Saturday, January 25, 2020

Accessibility for Everyone - A Book to Help Educators Create Content

Accessibility for Everyone audiobook cover artAll schools receiving public funding must make content accessible to everyone including those with disabilities. If your school or district is interested in helping staff understand why this is important, then consider Accessibility for Everyone for your next great book study.

Inclusive research

In the book author Laura Kalbag talks about the importance of including people with disabilities in user research studies. This can serve as a reminder to educators about the importance of designing learning in ways that includes feedback from students as to the ways they learn best.

Real life experiences

Throughout the book, Kalbag points to real life experiences of how accessibility helps her brother Sam, who grew up with cerebral palsy. As an educator, hearing how her brother interacts with technology provides a strong case for the need to have technology integrated into the curriculum. Her experiences with Sam also point to the importance of every individual being able to manage the accessibility options that best work for them. 

What's inside?

The book is 160 pages or nearly four hours on Audible and goes through the following topics:
  • Considering Accessibility 
  • Disabilities and Impairments 
  • Planning for Accessibility 
  • Content and Design 
  • Accessibility and HTML
  • Evaluation and Testing Laws and Guidelines

Continued Learning

Only digital content is accessible content. Learning how to create accessible content should, and possible in the future, will, be a requirement for all educators. To help keep up with the field you can follow Laura Kalbag on Twitter. She also recommends following the hashtag #AXSCHAT where people talk about their accessibility needs and possible solutions. The A11Y Project, a community-driven effort to make web accessibility easier, 
has a whole list of people to follow. Many of those listed have accessibility needs and can provide a personal perspective. 

Sunday, January 19, 2020

Distance Learning Field Trip: WWII Museum @WWIIMuseum

Museum educator speaking to an audience. There is a screen with the four programs projected.
Museum educator shares information to
an audience about their four programs.

"How would you get troops on a beach when there's a big coral reef in the way?" "If you were Eisenhower or Churchill and had the information they had what decisions would you make?" These are the type of questions students are confronted with when they take a digital field trip to the The National WWII Museum. The museum is known for problem-based, distance learning which sparks minds as it brings content to life and into the classroom from a state-of-the-art, onsite studio. 

The Museum is a dynamic educational resource. USA Today gave the Museum its top rank as one of the “Best Places to Learn U.S. Military History." Exhibitions and programs allow students from all backgrounds to explore the values and beliefs—the universal concepts—that Americans and their Allies embraced during World War II.

Schools can take advantage of four distance learning programs as follows:

Webinars

Students have the opportunity to interact with authors, historians, and Museum experts to explore a broad array of topics that bring WWII history to life. No special technology needed, thousands of students can connect to the Museum at once simply via their classroom computer to view live, interactive programs that immerse students in history. 

Webinars are free.

Electronic Field Trips

Electronic Field Trips are streamed directly into your classroom—no special technology required. Focusing on the national impact of World War II, take your students on a cross-country tour of historic sites while examining fascinating artifacts and exhibits at The National WWII Museum. Hosted by student reporters, Electronic Field Trips will help your students understand how the war affected young people just like them. Check out past and future Electronic Field Trips

WWII Museum studio with people standing around and a green screenElectronic field trips are free.

Skype in the Classroom

Classrooms across the world can interact with Museum experts and educators for short, dynamic virtual connections with Skype in the Classroom. This can serve as an introduction to an array of WWII topics and locations through the Museum. These programs are meant to be quick, not take your whole entire class period, and enhance the curriculum you're already teaching in the classroom.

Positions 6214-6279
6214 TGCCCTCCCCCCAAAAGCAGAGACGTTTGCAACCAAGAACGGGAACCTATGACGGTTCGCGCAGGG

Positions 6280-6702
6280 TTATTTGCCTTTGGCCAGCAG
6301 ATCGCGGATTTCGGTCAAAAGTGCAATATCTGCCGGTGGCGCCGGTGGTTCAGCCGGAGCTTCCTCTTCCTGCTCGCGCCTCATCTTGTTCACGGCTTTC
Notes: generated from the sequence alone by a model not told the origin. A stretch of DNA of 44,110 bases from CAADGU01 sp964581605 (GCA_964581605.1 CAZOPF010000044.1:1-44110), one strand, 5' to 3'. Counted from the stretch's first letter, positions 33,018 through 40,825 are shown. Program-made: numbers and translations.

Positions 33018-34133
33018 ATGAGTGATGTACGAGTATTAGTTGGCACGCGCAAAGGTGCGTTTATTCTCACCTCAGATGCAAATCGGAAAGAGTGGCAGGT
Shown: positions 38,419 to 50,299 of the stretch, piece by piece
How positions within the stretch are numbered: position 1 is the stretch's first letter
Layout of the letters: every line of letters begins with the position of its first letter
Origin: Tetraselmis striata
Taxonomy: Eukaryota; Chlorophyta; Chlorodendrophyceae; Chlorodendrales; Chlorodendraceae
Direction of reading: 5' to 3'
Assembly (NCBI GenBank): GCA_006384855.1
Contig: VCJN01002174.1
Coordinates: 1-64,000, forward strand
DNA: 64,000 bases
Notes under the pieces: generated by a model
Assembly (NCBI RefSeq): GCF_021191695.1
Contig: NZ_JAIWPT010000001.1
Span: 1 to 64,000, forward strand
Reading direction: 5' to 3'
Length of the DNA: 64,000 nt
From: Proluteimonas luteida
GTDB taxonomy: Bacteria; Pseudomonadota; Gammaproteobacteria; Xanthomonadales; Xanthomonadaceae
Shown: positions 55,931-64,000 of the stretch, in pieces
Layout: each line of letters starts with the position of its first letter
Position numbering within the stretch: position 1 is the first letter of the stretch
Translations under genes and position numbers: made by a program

Skype in the Classroom is free.

Virtual Field Trips

Interactive, fast-paced Virtual Field Trips are videoconferenced LIVE into classrooms. A museum educator guides students as they analyze maps, photographs, artifacts, posters, speeches, and songs as they explore the chronologies, strategies, motivations, and outcomes behind these fascinating chapters of WWII history. Sessions last one class period and include pre-and post-program curriculum materials.

Virtual Field Trips are $100 per session.

Sunday, January 12, 2020

Use GRASPS for Real-World Assessment

Innovative educators understand that there is more to learning than processed worksheets and tests. That's why real-world tasks and assessments are finally making it out of just the elite schools and are becoming more prevalent in mainstream education. 

At the Tech & Learning Leadership Summit experts in the area of technology and education came together to discuss a variety of topics including how technology support bringing real learning experiences to the classroom. 

G.R.A.S.P.S. Model

One model popular among attendees was one adapted from Grant Wiggins and Jay McTighe.  It is called GRASPS which is an acronym standing for:

G: Goal

  • Provide a statement of the task. Establish the goal, problem, challenge, or obstacle in the task.
  • Possible sentence starters:
    • Your task is to… The goal is to… The problem or challenge is… The obstacle to overcome is…

R: Role

  • Define the role of the students in the task. State the job of the students for the task.
  • Possible sentence starters:
    • You are… You have been asked to… Your job is…

A: Audience

  • Identify the target audience within the context of the scenario. Example audiences might include a client or committee. 
  • Possible sentence starters:
    • Your clients are… The target audience is… You need to convince…

S: Situation

  • Set the context of the scenario. Explain the situation.
    • Possible sentence starters:
      • The context you find yourself in is… The challenge involves dealing with…

P: Products or Performances

  • Clarify what the students will create and why they will create it,
  • Possible sentence starters:
    • You will create a … in order to… You need to develop a … so that 

S: Standards

  • Provide students with a clear picture of success. Identify specific standards for success. Issue rubrics to the students or develop them with the student.
  • Possible sentence starters:
    • Your performance needs to… Your work will be judged by… Your product must meet the following standards… A successful result will… 

Note that it is unnecessary to use all or even any of the sentence starters. You can replace a prompt with your own. These are provided to help the learning designer think about the task. Generally one sentence starter can be used to write